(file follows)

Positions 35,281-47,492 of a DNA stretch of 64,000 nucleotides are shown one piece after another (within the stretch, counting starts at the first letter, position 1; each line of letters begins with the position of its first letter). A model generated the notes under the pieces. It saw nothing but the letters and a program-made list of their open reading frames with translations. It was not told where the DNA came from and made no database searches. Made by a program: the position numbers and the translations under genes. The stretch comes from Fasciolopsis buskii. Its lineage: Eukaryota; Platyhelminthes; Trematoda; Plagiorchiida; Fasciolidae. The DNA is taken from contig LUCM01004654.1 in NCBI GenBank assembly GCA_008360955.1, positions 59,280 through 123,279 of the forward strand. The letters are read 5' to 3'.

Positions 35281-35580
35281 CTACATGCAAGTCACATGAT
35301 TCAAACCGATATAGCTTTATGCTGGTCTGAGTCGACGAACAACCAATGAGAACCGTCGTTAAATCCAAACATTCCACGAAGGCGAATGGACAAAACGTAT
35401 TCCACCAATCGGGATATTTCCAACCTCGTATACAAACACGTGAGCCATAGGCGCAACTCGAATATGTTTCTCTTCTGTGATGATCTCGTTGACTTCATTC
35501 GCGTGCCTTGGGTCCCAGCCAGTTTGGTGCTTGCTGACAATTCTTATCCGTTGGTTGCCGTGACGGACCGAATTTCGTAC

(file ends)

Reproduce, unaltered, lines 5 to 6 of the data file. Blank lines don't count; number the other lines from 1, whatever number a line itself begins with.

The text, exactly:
35401 TCCACCAATCGGGATATTTCCAACCTCGTATACAAACACGTGAGCCATAGGCGCAACTCGAATATGTTTCTCTTCTGTGATGATCTCGTTGACTTCATTC
35501 GCGTGCCTTGGGTCCCAGCCAGTTTGGTGCTTGCTGACAATTCTTATCCGTTGGTTGCCGTGACGGACCGAATTTCGTAC